If Seamus Heaney digs with his pen, Erskine Clarke casts his like an expert fly fisherman. In this book, By The Rivers of Water, chapters end with sharp forebodings of what lurks around the next bend. Clarke reels us through the lives of Leighton and Jane Wilson, a married missionary couple who leave their plantation home in Savannah, Ga., to spread the word of Christ in the blossoming African liberation movement. While Leighton and Jane never break with their Southern roots, we see them crash into worlds that shape not only their own consciousness but also the consciousness of the 19th century. Right when we find ourselves comfortable (either after getting over a malaria scare on the Liberian Cape or returning to camp from a trip to the cannibalistic African interior), Clarke casts his line into deeper and darker waters.
The novel begins with an epigraph from Wendell Barry on the troubling relationship between slave and slave-owner: “We cannot be free of each other.” Clarke reminds us that in the 19th century, attitudes toward slavery were far from black and white. Southerners had reluctantly accepted that slavery was not going to last forever. The Southern religious wondered not if slaves should be freed, but what was the limit of white responsibility to blacks in their freedom.
One answer to that question was the African Liberation movement. Many whites embraced the movement with an out-of-sight, out-of-mind attitude. African-Americans who thought they could not adapt to their newfound roles of freedom—or that these roles would not be really free at all—also found themselves yearning to return to their ancestors’ home. Missionaries like the Wilsons are depicted as messengers of God seeking to educate and enlighten these freed slaves.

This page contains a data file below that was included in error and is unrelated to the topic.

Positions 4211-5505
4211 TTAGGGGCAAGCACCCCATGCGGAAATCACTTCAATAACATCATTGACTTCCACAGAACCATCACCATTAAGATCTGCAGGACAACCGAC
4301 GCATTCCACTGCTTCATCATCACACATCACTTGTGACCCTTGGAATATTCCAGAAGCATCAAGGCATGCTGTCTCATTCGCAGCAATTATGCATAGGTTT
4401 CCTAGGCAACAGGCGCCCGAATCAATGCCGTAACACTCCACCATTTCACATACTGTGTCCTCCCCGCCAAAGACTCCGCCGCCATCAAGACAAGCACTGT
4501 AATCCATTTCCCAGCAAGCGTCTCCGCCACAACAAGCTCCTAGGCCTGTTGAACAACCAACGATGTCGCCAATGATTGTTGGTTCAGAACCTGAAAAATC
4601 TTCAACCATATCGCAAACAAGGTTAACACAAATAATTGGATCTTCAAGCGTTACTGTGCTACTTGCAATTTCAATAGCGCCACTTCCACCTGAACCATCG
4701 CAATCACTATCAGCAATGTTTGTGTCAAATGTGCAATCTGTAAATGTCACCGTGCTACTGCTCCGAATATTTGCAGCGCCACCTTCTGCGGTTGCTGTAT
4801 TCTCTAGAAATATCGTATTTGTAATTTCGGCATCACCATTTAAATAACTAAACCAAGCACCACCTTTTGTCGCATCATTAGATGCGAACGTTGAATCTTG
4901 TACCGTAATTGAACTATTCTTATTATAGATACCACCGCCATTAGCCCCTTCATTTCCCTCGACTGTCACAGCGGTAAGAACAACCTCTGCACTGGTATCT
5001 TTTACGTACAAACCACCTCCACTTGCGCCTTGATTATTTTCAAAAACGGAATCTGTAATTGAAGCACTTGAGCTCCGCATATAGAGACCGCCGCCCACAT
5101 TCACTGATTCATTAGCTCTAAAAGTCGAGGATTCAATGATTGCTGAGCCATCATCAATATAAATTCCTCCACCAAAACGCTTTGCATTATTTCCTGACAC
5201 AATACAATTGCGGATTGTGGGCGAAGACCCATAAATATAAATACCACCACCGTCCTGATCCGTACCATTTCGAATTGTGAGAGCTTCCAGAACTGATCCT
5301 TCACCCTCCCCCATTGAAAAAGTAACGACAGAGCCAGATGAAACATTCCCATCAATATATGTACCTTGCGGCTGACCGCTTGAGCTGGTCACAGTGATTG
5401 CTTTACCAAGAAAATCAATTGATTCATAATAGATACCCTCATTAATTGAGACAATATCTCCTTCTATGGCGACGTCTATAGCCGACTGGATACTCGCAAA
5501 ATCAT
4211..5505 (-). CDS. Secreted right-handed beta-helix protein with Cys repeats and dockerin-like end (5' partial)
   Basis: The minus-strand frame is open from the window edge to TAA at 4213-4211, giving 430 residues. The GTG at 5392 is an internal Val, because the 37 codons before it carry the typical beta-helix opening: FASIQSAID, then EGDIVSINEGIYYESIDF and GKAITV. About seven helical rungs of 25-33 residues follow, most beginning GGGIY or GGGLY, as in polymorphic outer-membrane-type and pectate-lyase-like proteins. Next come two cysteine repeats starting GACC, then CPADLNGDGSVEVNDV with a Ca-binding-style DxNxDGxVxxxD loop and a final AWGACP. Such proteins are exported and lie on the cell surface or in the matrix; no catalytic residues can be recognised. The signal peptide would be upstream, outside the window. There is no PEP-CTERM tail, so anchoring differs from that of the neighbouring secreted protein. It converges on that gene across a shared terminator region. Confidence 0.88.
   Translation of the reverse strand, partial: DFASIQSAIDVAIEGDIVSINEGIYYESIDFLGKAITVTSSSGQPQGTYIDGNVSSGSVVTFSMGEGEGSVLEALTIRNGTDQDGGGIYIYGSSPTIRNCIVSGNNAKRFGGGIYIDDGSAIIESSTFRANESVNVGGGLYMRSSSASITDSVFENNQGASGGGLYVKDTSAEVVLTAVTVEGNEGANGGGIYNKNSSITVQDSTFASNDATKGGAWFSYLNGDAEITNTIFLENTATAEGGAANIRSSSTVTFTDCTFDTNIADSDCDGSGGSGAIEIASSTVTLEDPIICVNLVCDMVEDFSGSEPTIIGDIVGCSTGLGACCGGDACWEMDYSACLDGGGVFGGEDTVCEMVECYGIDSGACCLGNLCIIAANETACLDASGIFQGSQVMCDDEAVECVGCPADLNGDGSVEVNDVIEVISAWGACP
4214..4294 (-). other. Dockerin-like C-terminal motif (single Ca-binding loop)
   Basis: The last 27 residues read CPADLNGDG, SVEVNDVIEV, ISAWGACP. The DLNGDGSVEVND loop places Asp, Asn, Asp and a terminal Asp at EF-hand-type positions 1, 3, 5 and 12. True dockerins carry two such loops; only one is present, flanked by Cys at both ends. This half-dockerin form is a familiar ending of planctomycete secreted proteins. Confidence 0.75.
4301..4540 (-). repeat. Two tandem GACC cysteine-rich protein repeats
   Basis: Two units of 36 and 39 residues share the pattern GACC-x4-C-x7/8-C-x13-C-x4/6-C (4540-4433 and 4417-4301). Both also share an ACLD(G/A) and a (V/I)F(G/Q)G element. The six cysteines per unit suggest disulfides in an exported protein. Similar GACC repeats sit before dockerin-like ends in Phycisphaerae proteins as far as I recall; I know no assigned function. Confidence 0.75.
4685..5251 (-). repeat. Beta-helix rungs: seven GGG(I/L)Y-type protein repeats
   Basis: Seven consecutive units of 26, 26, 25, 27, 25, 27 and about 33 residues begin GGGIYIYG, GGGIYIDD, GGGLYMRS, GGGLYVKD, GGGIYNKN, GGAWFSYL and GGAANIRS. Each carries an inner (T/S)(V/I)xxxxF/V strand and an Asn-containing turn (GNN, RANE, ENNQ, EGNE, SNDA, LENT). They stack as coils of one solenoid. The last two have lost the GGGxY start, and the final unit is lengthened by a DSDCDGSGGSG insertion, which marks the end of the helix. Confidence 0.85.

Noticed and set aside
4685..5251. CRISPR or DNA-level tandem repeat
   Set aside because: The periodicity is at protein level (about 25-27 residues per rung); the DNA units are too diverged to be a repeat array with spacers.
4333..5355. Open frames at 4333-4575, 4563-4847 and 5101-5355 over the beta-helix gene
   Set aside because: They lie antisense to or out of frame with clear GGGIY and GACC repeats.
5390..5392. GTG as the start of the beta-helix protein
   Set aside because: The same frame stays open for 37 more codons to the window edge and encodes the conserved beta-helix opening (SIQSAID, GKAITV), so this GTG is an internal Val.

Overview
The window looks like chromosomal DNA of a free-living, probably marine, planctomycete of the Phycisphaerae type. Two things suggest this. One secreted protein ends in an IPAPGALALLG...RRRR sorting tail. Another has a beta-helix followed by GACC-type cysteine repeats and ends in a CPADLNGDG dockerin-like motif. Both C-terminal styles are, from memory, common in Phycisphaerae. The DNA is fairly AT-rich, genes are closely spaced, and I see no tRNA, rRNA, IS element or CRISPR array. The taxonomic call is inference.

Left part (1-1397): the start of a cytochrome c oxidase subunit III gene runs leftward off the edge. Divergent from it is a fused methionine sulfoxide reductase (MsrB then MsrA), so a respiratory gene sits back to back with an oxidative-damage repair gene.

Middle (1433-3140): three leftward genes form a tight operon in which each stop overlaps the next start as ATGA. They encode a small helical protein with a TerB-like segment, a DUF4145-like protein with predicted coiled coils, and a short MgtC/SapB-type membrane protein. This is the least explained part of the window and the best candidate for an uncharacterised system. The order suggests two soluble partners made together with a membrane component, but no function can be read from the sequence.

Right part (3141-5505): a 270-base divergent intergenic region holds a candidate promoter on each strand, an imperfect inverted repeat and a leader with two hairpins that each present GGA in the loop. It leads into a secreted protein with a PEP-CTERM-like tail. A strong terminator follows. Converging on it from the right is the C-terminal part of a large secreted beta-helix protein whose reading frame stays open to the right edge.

To missionaries, the movement provides a spark for spreading the word of God to a fresh country. Many American missionaries piggyback the re-colonization movement, building much-needed schools on the outskirts of settlements. On the other hand, men like Benjamin Latrobe, the head of the Maryland Colonization Society, have more devious motives. Latrobe shared the sentiment of thousands of Americans who supported the original back-to-Africa movement as a way to rid America of “inferior” blacks rather than live among them.
Throughout the “Nineteenth-Century Atlantic Odyssey,” as the book’s subtitle reads, we are introduced to a cast as eclectic and remarkable as that of Homer’s Odyssey. The book begins looking over the shoulder of Paul, the ex-slave carpenter who follows the Wilsons from their Hutchinson Island plantation to the African Cape towns. The Wilsons are joined by other missionaries, from the promising couple of David White and Helen Wells, who both die within months of landing in Africa, to the skittish and deranged Albert Bushnell, who spends 30 years teaching on the continent.
Often, Clarke’s fishing line gets tangled. Leighton is bogged down by bureaucratic red tape laid down by Latrobe and the Maryland Colonization Society. The line snags on Leighton’s home life while he is away in Africa, forcing him to make a decision on whether to release his slaves (and be labeled a dirty abolitionist by the community) or keep the slaves working on the far-away plantation (and be labeled a “man-stealer” by those who could have presumably used them). We double back to loosen the knots of tension between native Africans and black settlers. The black settlers look down upon the less civilized Africans, composing a new hierarchy in which the ex-slaves are relieved of their former place at the bottom.